Water is kind of a big deal! Water makes up 55 to 60 percent of the human body and plays a vital role in a number of essential bodily functions including regulating your internal body temperature and getting rid of waste.[i] That’s why it’s not a big surprise that drinking plenty of H2O to stay hydrated is also important to your health, fitness and overall well-being!
It’s that time of year again, the holiday when we have a celebratory feast to share our thanks that ends up becoming an opportunity for us to gorge ourselves on one GIGANTIC meal. So, what’s the big deal?
The main issues reside in the excess of fat, sodium and calories. However, it isn’t all bad; there is some good nutritional value in a few of the foods that we traditionally serve at Thanksgiving!
Debbie James is a registered dietitian. Any views or opinions presented in this article are solely those of the author and do not necessarily represent the opinions or recommendations of Fitness International, LLC.
Learn how to effortless follow LIVING HEALTHY. CLICK HERE and SUBSCRIBE today!
Last year Americans consumed around 736 million pounds of turkey on Thanksgiving[i], which was likely served with several favorite holiday side dishes and courses. This belt busting MEAL can have up to 3,450 calories, which is astounding when you consider that the average amount of calories consumed PER DAY for males is 2,475 and for females is 1,833[ii].
Though your traditions and recipes may make some of your Thanksgiving foods non-negotiable—such as a family recipe for gravy, or maybe this year it is your turn to get one of the savory dark meat legs— perhaps you just didn’t realize how many calories are in some foods, or you never thought to consider other options. You never know, you just might end up loving sweet potato pie, but never considered having anything else but pumpkin pie.
Below is a table with the most popular Thanksgiving Day foods and some healthy options for you to consider. Who knows, maybe this year will be the beginning of some new Thanksgiving dinner traditions that have you feeling energized and invigorated instead of sleepy and uncomfortable.
|Food||Portion Size||Calories||Healthy Option (same portion size)||Healthy Option CALORIES||Healthy Option Calorie Difference|
|Turkey, dark meat w/skin||4 oz.||249||Turkey, light meat no skin||189||60|
|Mashed Potatoes w/ sour cream and butter||1 cup||313||Mashed Potatoes w/ milk and butter||212||101|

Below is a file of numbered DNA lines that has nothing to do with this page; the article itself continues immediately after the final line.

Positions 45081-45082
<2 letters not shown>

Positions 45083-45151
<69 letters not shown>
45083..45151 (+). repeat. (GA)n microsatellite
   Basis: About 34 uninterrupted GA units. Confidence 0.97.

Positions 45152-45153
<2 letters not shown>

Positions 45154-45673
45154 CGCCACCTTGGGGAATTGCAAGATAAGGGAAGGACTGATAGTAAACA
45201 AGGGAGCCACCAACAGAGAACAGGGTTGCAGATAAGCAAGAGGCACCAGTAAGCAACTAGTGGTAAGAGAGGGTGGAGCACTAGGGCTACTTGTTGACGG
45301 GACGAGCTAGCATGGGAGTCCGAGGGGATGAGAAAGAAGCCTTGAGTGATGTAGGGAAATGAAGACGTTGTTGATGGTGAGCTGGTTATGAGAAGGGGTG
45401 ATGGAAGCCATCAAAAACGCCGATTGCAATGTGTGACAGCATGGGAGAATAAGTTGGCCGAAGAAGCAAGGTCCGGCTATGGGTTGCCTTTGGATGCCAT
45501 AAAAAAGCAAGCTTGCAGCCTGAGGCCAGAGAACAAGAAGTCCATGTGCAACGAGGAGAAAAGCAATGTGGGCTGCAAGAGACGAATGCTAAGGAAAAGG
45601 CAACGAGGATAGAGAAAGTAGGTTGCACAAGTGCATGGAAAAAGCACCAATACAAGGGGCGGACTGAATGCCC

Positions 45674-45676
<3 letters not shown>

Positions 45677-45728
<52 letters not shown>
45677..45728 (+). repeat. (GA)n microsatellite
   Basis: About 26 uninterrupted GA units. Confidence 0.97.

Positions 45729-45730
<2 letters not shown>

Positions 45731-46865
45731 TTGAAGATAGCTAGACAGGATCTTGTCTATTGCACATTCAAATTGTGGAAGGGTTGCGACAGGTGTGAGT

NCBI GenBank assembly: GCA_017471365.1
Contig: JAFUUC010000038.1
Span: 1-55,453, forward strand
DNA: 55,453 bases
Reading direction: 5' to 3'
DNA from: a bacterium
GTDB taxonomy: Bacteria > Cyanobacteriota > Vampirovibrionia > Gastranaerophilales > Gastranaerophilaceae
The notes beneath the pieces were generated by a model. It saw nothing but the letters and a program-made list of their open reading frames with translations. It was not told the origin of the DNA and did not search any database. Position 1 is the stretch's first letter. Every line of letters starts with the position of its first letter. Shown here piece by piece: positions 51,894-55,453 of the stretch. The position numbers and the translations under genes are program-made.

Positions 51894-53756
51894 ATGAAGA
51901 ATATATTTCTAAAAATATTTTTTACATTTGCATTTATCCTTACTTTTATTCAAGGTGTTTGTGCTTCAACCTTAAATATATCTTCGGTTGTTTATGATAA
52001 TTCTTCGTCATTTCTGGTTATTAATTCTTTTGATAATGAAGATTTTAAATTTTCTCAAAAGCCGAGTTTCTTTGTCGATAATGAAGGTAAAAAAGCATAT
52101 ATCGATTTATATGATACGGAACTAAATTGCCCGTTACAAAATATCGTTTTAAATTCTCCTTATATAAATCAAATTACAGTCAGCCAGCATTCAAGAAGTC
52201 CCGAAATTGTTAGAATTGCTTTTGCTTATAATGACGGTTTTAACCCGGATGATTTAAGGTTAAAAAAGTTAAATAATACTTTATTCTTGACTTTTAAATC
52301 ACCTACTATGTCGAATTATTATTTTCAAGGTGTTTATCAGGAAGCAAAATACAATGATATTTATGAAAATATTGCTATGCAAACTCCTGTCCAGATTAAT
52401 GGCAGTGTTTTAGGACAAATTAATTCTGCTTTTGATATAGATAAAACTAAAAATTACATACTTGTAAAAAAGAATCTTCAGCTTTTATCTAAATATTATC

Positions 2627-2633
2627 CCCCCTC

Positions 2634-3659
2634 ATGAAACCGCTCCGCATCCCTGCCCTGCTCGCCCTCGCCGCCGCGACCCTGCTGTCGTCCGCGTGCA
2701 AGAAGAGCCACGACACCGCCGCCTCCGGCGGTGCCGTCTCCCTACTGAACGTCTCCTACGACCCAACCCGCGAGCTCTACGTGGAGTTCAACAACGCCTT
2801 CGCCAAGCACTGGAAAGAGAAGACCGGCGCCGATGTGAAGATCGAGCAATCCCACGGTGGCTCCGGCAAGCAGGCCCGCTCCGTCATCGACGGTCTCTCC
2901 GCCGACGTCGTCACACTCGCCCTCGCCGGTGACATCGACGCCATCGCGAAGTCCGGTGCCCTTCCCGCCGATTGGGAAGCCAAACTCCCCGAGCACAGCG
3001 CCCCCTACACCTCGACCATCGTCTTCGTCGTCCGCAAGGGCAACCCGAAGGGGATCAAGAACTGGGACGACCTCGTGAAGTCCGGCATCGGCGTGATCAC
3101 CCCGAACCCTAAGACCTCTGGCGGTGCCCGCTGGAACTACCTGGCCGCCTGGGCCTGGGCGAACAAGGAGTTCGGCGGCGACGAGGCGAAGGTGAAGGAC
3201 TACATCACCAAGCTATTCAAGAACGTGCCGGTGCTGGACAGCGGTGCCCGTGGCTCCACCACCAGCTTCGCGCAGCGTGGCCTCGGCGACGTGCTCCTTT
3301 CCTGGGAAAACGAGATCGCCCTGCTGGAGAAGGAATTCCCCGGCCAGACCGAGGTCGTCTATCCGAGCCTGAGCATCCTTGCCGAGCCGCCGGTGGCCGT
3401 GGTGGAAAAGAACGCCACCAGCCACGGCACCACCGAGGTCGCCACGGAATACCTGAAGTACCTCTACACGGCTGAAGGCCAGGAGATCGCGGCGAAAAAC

|Stuffing (Bread)||1 cup||404||Stuffing (Cornbread)||358||46|
|Gravy, made w/meat drippings||1 cup||271||Gravy, made w/out fat||71||200|
|Green Bean Casserole||1 cup||276||Cooked green beans||44||232|
|Bread Rolls (white)||Medium size (about 2.5” across)||147||Bread Rolls (100% whole wheat)||96||51|
|Cranberry Sauce||1 cup||418||Fresh Cranberries||51||367|
|Candied Yams||1 cup||293||Baked Yams||165||128|
|Apple Pie||1/8 of 9” pie||356||Sweet Potato Pie||265||91|
|Pumpkin Pie||1/8 of 9” pie||374||Sweet Potato Pie||265||109|
|Pecan Pie||1/8 of 9” pie||464||Pumpkin pie||374||90|
|Soda, cola||12 oz.||136||Diet Soda, cola or Water||0||136|
|Beer||12 oz.||155||Skip it||0||155|
|Wine||5 oz.||125||Again, skipping the alcohol is the healthiest option||0||125|
|Squash w/butter and brown Sugar||1 cup||154||Squash w/salt and sugar, no butter||121||33|
If none of these options work for you, you could just make sure to keep your portions reasonable, but keep in mind that you are having more courses during this particular meal than you may be used to.
Some of you may have noticed that today’s article was not our normal Monday post of REAL STORIES, and was instead a TOP TIP. We wanted to make sure you had this information before the holiday since TOP TIPS posts every Thursday. So look for another great TOP TIP on Thanksgiving day, and REAL STORIES about real people accomplishing their health and fitness goals will resume on its regularly scheduled day again next Monday.
Want to effortlessly follow our blog? CLICK HERE and we will show you how!
[i] Information was obtained from http://www.eatturkey.com/consumer/history/history.html
[ii] Information was obtained from http://www.cdc.gov/nchs/data/nhanes/databriefs/calories.pdf